Released in 1995 THE LAST OF THE DOGMEN has always held a certain attraction for me personally, the story is interesting, and one ends up believing that this is something that is happening rather than it be a story that has been filmed. The film is beautifully shot and contains some stunning scenery. It is an exciting and attention holding movie that contains great performances from Tom Berenger and Barbara Hershey, Berenger takes the part of bounty hunter Lewis Gates who’s only companions it seems are horse and Zip, who is an Australian Cattle Dog. Berenger’s character tracks three convicts who have escaped and armed themselves into Montana’s Oxbow Quadrangle. The bounty hunter knows he is close to his quarry and see’s the convicts as they try and make a break, he pursues them but hears shots and when he reaches the spot where he thinks the convicts are he finds nothing apart from a bloody scrap of cloth, a shotgun shell also covered in blood and an old style Indian arrowhead. Gates becomes curious about the arrowhead and decides to take it to Lillian Sloan who is an archaeologist.
She examines the arrowhead and the story then becomes even more interesting as she tells Gates that it is a replica of the type of arrowheads that were used by Cheyenne Dog Soldiers nearly a hundred years previous. Gates for some reason is not convinced that it is a replica and decides to do some research, where he compiles a long list of people who have gone missing in the area around where he found the arrowhead and where he had tracked the convicts too. He also finds a story about a wild child who was captured in the same area early in the 20th Century. Gates is convinced that there are Cheyenne still in the Oxbow and convinces Lillian to accompany him in a search of the area.
They encounter numerous trials as they go deeper into the wilderness and because of these become reliant upon each other and grow closer. They are after a week or so running out of supplies and Sloane suggests that they start to head back, as they are preparing to return they are attacked by Cheyenne and taken prisoner the Dog Soldiers taking them to their camp which is concealed behind a waterfall. They meet Yellow Wolf and the village elder, Spotted Elk, who tells them of the escape his people made from the white soldiers 128 years ago at the SAND CREEK MASSACRE.
He also tells them of his own experience with White People when he was a child. Gates and Sloan slowly form a bond and trust with the Cheyenne. However, Yellow Wolf’s son is sick he was wounded during the fight with the convicts and is fading fast. Despite the elder’s concerns, Sloan convinces Yellow Wolf to allow Gates to ride back into town to get medical supplies to help. Gates is desperate to get the medicine and robs the pharmacy and is chased by local law enforcement, including Sheriff Deegan, his father-in-law.
I won’t disclose any more of the storyline as this is a movie worth seeing if you have not yet done so. The other plus thing about this movie is the musical score by British composer David Arnold who wrote a wonderful soundtrack to accompany the action and thought-provoking storyline. Arnold, I think was fresh from his success on STARGATE and fragments of some of the style and sounds that the composer utilised within the sci-fi epic transferred to the music for THE LAST OF THE DOGMEN. There are many nods of acknowledgement to composer John Barry within the scores more intimate and melodious moments, but also Arnold managed to stamp his own unique musical signature upon the film as the storyline opened and developed.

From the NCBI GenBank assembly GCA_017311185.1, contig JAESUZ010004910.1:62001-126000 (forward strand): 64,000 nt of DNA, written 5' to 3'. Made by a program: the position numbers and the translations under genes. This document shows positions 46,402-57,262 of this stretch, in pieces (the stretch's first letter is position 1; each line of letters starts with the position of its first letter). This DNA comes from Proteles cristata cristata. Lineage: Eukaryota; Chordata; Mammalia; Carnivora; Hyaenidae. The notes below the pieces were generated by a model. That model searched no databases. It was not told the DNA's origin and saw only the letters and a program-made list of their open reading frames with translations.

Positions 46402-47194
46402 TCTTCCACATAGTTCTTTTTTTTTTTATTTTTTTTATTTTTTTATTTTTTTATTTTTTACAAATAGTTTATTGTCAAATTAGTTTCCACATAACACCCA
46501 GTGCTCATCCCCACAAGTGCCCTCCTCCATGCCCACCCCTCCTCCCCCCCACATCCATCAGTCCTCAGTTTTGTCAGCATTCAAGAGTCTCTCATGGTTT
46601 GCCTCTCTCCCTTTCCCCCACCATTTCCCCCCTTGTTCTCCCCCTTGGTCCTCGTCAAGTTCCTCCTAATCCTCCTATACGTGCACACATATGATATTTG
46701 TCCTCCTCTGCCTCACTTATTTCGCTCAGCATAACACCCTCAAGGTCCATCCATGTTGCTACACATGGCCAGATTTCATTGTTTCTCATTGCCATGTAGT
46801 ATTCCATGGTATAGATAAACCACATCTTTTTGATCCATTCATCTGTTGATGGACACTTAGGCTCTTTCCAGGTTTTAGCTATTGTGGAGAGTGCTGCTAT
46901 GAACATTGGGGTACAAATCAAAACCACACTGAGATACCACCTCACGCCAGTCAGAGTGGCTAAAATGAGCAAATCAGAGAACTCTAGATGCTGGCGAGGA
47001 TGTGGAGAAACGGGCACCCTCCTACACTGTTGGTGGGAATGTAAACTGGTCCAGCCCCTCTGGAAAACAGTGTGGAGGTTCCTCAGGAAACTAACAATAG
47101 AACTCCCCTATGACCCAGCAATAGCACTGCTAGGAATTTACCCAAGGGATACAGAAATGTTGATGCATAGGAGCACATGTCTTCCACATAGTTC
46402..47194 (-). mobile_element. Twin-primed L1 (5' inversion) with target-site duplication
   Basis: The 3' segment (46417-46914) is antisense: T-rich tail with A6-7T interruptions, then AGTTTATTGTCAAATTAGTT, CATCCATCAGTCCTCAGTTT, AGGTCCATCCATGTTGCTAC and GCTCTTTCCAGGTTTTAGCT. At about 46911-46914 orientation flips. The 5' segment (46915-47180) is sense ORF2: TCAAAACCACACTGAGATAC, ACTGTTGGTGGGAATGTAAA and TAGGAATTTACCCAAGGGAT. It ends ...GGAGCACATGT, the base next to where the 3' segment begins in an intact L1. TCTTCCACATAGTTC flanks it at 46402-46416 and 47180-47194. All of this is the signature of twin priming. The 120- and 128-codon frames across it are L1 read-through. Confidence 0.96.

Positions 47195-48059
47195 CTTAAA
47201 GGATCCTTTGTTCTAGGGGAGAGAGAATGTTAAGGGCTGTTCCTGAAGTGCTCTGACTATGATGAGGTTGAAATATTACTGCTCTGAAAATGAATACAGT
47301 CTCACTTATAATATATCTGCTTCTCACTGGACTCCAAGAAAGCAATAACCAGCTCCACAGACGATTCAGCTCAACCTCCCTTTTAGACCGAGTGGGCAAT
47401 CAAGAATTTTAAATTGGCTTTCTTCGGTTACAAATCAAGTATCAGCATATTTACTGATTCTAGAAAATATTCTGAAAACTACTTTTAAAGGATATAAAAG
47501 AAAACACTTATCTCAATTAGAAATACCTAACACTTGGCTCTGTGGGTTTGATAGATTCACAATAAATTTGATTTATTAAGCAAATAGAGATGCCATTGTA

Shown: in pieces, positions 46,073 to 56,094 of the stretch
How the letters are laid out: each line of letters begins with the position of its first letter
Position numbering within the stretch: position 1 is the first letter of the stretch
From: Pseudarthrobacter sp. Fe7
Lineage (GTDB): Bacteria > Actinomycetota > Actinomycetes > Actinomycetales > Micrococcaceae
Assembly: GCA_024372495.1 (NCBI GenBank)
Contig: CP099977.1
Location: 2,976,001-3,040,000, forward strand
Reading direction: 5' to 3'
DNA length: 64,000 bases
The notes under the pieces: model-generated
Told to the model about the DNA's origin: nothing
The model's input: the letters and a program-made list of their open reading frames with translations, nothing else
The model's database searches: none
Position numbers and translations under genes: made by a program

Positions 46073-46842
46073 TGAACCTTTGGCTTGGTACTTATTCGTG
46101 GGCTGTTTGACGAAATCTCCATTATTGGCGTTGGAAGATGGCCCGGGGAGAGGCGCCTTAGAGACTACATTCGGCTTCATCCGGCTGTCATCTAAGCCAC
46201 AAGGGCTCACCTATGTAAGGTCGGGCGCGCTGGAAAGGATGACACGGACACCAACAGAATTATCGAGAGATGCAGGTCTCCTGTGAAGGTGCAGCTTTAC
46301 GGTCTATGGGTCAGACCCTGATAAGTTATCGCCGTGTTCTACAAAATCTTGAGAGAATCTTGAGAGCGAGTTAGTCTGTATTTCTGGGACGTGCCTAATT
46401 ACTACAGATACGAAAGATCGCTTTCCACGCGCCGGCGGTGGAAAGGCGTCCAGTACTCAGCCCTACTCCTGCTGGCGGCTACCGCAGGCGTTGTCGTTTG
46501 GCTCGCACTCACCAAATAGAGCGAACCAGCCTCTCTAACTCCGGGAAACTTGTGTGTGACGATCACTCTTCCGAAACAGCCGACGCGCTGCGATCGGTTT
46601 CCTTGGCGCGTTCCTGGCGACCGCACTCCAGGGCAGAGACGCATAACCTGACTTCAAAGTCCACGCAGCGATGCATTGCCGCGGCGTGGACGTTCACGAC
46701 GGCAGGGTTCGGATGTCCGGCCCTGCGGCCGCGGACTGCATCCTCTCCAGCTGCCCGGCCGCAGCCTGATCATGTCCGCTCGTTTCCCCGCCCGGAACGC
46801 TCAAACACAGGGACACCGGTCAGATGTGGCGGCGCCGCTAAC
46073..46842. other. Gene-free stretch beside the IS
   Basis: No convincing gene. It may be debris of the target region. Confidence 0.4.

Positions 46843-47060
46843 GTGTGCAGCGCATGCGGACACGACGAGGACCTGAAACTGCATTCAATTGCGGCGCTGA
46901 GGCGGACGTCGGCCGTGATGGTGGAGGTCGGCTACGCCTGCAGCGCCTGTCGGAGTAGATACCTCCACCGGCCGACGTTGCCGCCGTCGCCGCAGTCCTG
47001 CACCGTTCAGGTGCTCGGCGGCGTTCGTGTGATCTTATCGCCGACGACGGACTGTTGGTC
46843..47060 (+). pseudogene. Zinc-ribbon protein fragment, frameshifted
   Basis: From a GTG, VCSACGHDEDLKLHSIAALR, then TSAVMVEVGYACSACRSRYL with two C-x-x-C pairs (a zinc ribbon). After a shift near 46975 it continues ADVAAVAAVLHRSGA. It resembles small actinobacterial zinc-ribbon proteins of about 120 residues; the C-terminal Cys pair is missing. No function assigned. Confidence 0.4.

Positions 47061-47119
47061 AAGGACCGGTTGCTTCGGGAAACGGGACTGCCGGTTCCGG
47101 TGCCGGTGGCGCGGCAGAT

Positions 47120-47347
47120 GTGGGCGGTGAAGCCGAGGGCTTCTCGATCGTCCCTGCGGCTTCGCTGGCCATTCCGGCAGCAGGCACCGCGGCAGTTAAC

The score opens with a rich and lyrical theme that immediately grabs the listeners attention and sets the scene perfectly for what is to follow both within the movie and musically. Performed mainly by the string section It is a rich and warm sounding piece that could easily be mistaken for the work of John Barry, Arnold puts to affective use the commodity of those proud and inspiring sounding Barry-esque faraway horns that are themselves embellished by subtle rumbles from the percussion, with the composition being given more substance and further support when the composer brings into the mix woodwind which are pensive and emotive, strings again return and the composer then adds flourishes from trumpet or cornet.
Track number two, begins in a similar style to the opening cue, but has to it a more urgent persona to it, percussion being more prominent and the strings also being more up-tempo and having to them a darker mood. As the score moves forward Arnold escalates the action music that underlines the films tense and fast paced storyline, but at the same time there are numerous moments of poignancy and tenderness present within the music, this is an epic sounding soundtrack that boasts a rich and emotive thematic quality, the composer displaying a evident gift for melody and talent for creating music to suit many situations and moods. Highly recommended.